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Asian Studies: Overview

Primary Sources vs. Secondary Sources

Primary Sources are immediate, first-hand accounts of a topic, from people who had a direct connection with it. Primary sources can include:

  • Texts of laws and other original documents.

  •  Newspaper reports, by reporters who witnessed an event or who quote people who did.

  •  Speeches, diaries, letters and interviews - what the people involved said or wrote.

  • Original research.

  • Datasets, survey data, such as census or economic statistics.

  • Photographs, video, or audio that capture an event.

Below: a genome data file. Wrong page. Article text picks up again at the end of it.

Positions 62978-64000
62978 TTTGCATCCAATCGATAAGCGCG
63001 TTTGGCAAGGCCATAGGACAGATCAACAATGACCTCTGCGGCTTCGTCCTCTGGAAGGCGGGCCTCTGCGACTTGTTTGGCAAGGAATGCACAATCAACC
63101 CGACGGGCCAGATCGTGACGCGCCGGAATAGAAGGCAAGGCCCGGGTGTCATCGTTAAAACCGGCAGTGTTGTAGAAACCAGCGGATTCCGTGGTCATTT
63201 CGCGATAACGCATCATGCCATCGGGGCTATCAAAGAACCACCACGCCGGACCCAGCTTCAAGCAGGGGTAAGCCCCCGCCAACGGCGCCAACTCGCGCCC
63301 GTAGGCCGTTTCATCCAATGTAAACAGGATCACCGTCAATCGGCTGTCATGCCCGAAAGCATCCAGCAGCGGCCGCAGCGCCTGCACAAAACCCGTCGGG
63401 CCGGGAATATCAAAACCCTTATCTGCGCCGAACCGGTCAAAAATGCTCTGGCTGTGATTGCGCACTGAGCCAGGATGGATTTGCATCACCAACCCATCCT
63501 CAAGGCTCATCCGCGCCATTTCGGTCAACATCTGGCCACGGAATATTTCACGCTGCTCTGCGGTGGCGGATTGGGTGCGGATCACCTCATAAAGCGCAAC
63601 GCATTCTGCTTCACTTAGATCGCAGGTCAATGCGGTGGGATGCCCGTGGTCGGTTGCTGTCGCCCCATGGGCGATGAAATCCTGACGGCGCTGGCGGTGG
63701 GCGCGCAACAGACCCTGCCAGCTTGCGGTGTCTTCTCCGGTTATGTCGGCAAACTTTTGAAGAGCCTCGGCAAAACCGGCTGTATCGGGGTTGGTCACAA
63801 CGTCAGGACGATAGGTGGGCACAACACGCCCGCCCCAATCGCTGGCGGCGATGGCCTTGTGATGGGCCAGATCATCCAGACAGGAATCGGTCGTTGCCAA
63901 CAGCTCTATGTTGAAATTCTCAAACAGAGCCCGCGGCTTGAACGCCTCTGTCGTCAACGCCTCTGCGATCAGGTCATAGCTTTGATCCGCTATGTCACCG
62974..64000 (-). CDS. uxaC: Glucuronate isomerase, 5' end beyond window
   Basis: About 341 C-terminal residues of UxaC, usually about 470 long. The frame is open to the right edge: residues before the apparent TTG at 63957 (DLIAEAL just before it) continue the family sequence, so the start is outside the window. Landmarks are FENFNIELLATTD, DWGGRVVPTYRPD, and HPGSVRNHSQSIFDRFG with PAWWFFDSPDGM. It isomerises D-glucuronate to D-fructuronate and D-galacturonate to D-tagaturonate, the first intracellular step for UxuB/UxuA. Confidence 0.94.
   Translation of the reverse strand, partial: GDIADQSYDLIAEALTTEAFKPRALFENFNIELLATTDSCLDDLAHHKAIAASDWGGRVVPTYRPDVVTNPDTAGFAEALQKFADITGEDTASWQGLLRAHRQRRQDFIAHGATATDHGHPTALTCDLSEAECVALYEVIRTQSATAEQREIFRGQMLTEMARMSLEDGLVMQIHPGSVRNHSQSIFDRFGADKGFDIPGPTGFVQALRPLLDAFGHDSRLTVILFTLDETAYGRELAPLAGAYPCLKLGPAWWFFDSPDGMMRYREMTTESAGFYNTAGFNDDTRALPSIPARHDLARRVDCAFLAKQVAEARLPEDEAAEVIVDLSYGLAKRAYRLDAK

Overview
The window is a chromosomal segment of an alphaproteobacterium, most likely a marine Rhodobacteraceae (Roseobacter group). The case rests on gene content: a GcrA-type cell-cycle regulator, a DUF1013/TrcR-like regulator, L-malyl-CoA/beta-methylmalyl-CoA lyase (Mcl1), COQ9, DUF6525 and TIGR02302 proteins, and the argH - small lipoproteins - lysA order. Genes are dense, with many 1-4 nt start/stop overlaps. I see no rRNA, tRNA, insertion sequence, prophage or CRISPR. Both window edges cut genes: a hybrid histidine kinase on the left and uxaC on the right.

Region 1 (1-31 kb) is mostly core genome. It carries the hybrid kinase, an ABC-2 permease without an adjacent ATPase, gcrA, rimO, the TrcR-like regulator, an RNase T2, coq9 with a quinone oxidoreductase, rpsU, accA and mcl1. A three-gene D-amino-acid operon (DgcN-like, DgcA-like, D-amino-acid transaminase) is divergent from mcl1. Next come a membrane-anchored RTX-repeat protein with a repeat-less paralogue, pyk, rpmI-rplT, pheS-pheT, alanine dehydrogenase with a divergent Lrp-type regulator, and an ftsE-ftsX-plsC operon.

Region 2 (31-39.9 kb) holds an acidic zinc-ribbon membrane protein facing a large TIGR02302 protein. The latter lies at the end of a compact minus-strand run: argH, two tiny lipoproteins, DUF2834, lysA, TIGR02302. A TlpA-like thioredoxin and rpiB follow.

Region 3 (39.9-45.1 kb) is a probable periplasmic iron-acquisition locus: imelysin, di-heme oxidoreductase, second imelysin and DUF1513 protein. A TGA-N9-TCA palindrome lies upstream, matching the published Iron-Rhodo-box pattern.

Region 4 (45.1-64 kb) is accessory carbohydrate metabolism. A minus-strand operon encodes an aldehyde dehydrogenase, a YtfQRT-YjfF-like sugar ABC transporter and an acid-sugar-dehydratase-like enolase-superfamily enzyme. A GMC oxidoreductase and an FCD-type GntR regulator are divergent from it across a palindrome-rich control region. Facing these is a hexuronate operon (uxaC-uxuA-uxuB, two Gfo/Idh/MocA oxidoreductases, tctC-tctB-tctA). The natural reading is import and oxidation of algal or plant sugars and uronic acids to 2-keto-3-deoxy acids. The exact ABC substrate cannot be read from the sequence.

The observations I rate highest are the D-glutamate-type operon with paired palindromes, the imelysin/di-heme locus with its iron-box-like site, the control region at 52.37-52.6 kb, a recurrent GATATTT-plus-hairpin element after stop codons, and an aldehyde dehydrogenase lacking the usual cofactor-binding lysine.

• Raw data.

Secondary Sources are one step removed from primary sources, though they often quote or otherwise use primary sources. They can cover the same topic, but add a layer of interpretation and analysis. Secondary sources can include:

  • Most books about a topic.
  • Analysis or interpretation of data.
  • Scholarly or other articles about a topic, especially by people not directly involved.
  • Documentaries (though they often include photos or video portions that can be considered primary sources).

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